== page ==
Pune Rains | Pune Residents’ Drinking Water Woes Alleviated as Dams Reach Decent Storage Levels


Pune: Pune Rains | Pune residents can finally heave a sigh of relief as the year-long concern over drinking water scarcity has come to an end. Thanks to the continuous and substantial rains in the dam areas, the four dams of the Khadakwasla Dam chain project have accumulated a water storage of 17.21 TMC, which translates to 59.03 percent of their capacity.

While this achievement marks a significant improvement in the water situation, it is essential to note that compared to last year, this year’s water storage is 3.27 TMC less, representing an 11.18 percent deficit. Consequently, the ongoing water cut in the city, implemented every Thursday, will continue for a few more days. A decision regarding further water reduction will be made after reviewing the water storage in the dam post-August 1.

The month of June witnessed considerable rainfall in the state, and the trend continued into July, with intermittent rains refreshing the catchment areas of Temghar, Varasgaon, Panshet, and Khadakwasla dams—the primary sources of water supply for Pune city. The collective storage capacity of these dams reached 17.21 TMC as of 5 pm on Monday (24th). However, on the same day last year, the combined storage stood at 20.48 TMC, equivalent to 70.21 percent.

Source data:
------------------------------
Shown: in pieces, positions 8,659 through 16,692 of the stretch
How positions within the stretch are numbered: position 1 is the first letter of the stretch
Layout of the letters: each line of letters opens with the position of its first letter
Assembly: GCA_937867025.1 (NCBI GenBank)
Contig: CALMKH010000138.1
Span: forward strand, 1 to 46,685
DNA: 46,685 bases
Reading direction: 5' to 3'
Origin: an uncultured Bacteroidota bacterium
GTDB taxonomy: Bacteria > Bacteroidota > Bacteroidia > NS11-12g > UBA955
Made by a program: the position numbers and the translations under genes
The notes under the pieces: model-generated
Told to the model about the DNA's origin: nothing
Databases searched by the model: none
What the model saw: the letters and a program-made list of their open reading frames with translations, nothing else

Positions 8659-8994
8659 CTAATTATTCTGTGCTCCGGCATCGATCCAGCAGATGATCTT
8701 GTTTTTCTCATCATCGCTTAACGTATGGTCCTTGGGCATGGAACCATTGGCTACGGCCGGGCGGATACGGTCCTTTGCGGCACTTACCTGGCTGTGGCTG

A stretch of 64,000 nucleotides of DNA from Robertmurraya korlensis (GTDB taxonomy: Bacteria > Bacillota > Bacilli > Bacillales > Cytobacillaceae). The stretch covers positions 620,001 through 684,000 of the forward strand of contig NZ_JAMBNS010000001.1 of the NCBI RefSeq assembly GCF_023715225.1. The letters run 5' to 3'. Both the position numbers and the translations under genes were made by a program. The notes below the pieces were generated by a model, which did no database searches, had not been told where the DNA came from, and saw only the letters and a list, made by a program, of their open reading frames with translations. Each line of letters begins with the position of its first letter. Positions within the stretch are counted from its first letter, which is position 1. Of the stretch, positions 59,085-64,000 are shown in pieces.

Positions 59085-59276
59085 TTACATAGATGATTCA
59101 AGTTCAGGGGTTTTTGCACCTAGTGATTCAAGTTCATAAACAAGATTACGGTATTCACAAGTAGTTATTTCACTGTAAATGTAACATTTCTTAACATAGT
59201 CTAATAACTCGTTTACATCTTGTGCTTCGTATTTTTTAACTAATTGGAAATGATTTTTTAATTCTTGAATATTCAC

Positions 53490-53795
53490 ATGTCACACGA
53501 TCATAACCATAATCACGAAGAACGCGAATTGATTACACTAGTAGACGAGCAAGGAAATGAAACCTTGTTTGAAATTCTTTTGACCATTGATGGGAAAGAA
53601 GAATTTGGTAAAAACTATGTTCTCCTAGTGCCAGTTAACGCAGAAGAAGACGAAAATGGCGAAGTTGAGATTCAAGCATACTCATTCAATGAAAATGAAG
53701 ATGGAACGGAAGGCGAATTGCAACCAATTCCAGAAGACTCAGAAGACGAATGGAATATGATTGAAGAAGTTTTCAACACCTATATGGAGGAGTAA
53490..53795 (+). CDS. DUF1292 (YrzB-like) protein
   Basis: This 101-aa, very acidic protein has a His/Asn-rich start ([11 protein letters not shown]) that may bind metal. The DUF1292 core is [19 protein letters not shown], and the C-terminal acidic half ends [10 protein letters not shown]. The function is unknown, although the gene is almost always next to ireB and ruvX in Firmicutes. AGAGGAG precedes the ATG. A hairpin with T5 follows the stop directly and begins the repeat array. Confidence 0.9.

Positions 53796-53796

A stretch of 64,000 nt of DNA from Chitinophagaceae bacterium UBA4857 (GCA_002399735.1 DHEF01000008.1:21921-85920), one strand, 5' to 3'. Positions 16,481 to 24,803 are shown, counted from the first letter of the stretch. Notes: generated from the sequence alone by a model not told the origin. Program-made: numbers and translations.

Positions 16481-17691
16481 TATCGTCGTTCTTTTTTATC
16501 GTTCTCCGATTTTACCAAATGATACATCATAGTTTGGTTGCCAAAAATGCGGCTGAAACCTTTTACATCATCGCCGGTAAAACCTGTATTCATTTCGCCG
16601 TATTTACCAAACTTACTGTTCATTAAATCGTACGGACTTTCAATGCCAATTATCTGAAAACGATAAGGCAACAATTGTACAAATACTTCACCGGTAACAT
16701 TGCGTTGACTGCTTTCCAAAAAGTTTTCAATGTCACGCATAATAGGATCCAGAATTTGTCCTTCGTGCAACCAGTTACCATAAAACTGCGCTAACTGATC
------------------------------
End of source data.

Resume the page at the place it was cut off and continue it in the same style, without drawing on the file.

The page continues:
Pune city typically receives 11.60 TMC from the Khadakwasla Dam chain, with an additional 1.75 TMC allocated for the surrounding villages, 2.67 TMC from Bhamaaskhed Dam, and 0.36 TMC from Pavana Dam. Additionally, the municipality draws excess water from the Khadakwasla dam chain, bringing the total water supply to 16 TMC (inclusive of sanctioned quota and excess water) for Pune city.

While the current storage level of 17.21 TMC is a positive sign, the water cut on Thursdays will persist until further review post-August 1. The Pune Municipal Corporation (PMC) remains vigilant about water conservation efforts and will assess the dam’s storage levels to make informed decisions on water reduction measures.

The catchment areas of the dams have witnessed a significant boost in water storage in a short span. From 8.88 TMC on July 17 to 17.21 TMC on Monday (24th), an impressive 8.33 TMC, equivalent to twice the initial storage, has been added within seven days.

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